All posts by Rev. Nicolas Mumejian

A Nap and a Snack

Sometimes all we need is a good nap and a decent snack.

But he himself went a day’s journey into the wilderness, and came and sat down under a solitary broom tree. He asked that he might die: “It is enough; now, O Lord, take away my life, for I am no better than my ancestors.” Then he lay down under the broom tree and fell asleep. Suddenly an angel touched him and said to him, “Get up and eat.” He looked, and there at his head was a cake baked on hot stones, and a jar of water. He ate and drank, and lay down again. The angel of the Lord came a second time, touched him, and said, “Get up and eat, otherwise the journey will be too much for you.” He got up, and ate and drank; then he went in the strength of that food forty days and forty nights to Horeb the mount of God. At that place he came to a cave, and spent the night there.

I Kings 19:4-9

I was reminded recently about the need for selfcare, and not just selfcare but specifically the benefits of some rest and a decent meal. In the scripture above the Prophet Elijah had finished one of the more interesting scenes in the Bible. There was a famine in the land that had lasted years as prophesied by Elijah because of King Ahab’s (the seventh king of Israel) sin of allowing Baal worship to take place among the people of Israel. In order to end the drought and have the people of Israel turn back to God, Elijah proposed a contest between His God and the gods of Baal to demonstrate who the true deity of Israel was.

So, Elijah had the people of Israel, 450 prophets of Baal, and 400 prophets of Asherah summoned to Mount Carmel. Elijah challenged the other prophets to build an altar and have their gods light the altar on fire. After a few days of frustration among these prophets and nothing happening, Elijah builds his altar. In addition, he builds a trench around the altar and has water poured all over his altar and in the trench. With a soaking wet altar, surrounded by a water-filled trench, Elijah prayed to the God of Israel who brought down fire and burned the wet altar. Elijah then prays for rain and the many yearlong drought and famine ends.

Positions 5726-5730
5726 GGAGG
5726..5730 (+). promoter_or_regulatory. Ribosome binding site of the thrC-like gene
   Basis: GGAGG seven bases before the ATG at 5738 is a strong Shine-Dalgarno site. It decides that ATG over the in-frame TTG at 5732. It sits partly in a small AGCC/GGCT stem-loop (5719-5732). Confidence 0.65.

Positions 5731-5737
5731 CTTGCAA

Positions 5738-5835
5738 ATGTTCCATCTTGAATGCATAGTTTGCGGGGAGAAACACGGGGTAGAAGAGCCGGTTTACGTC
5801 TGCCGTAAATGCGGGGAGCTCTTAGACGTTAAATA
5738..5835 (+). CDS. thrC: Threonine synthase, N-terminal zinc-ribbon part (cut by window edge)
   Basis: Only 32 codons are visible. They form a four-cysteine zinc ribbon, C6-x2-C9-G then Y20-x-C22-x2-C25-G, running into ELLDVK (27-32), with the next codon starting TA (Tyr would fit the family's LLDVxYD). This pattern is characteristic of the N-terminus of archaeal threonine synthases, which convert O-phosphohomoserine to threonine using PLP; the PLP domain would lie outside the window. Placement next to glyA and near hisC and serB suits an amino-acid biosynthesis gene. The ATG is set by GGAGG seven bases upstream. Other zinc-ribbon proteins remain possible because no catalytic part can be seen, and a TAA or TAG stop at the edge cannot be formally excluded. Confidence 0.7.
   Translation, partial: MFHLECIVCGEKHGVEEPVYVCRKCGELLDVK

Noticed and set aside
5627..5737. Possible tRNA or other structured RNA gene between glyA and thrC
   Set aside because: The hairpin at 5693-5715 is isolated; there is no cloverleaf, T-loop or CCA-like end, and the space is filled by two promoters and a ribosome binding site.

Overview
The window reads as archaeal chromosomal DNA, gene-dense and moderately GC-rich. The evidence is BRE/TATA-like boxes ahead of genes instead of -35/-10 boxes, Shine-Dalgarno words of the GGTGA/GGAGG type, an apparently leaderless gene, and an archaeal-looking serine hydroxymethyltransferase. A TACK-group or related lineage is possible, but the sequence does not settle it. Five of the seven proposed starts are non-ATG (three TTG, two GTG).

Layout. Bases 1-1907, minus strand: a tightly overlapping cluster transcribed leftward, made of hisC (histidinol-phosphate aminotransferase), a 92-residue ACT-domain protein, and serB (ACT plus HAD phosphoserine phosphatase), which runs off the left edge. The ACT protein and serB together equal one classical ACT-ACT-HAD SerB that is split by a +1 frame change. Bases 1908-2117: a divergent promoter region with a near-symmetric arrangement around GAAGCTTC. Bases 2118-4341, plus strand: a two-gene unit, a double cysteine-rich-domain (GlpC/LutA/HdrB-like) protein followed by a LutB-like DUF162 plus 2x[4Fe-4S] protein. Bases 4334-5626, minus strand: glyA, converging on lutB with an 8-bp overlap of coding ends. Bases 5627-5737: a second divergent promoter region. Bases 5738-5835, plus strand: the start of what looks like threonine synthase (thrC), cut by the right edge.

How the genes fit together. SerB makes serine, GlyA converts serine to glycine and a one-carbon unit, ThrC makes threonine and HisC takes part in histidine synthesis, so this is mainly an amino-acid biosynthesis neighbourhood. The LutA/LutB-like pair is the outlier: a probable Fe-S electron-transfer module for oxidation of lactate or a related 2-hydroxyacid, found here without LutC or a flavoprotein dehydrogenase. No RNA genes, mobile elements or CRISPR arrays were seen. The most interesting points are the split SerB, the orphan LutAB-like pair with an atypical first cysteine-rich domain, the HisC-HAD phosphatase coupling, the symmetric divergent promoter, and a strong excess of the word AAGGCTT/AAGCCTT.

Winning this contest put Elijah’s life into trouble as it seems that those in charge weren’t (and still aren’t) very fond of being shown up. Elijah flees the area and arrives at where the passage above begins. Elijah is tired, angry, and wants to die. What is the remedy? Some rest and food. After which, Elijah decides perhaps things aren’t so bad that he can’t go any further and continues in his calling and ministry for God.

While I don’t mean to patronize what some of us are going through right now, I do however, wish to encourage you to remember self-care; even if it’s just a nap and snack, as even a nap and snack are Biblical remedies for having a rough go of it. So if the pandemic has you down, caring for your family during a quarantine is exhausting, this election cycle is causing anger and anxiety, or whatever it is you may be going through, take a note from Elijah and treat yourself to a little relaxation and a good meal.

~ Rev. Nick

A Community Engrafted

These past few weeks we have been studying the lectionary texts from the book of Exodus. We have been taking a closer look at the people of Israel, their community, their journey, and their God who happens to also be our God. As we read these stories and study the meanings and texts, I want to warn against the idea of supersessionism.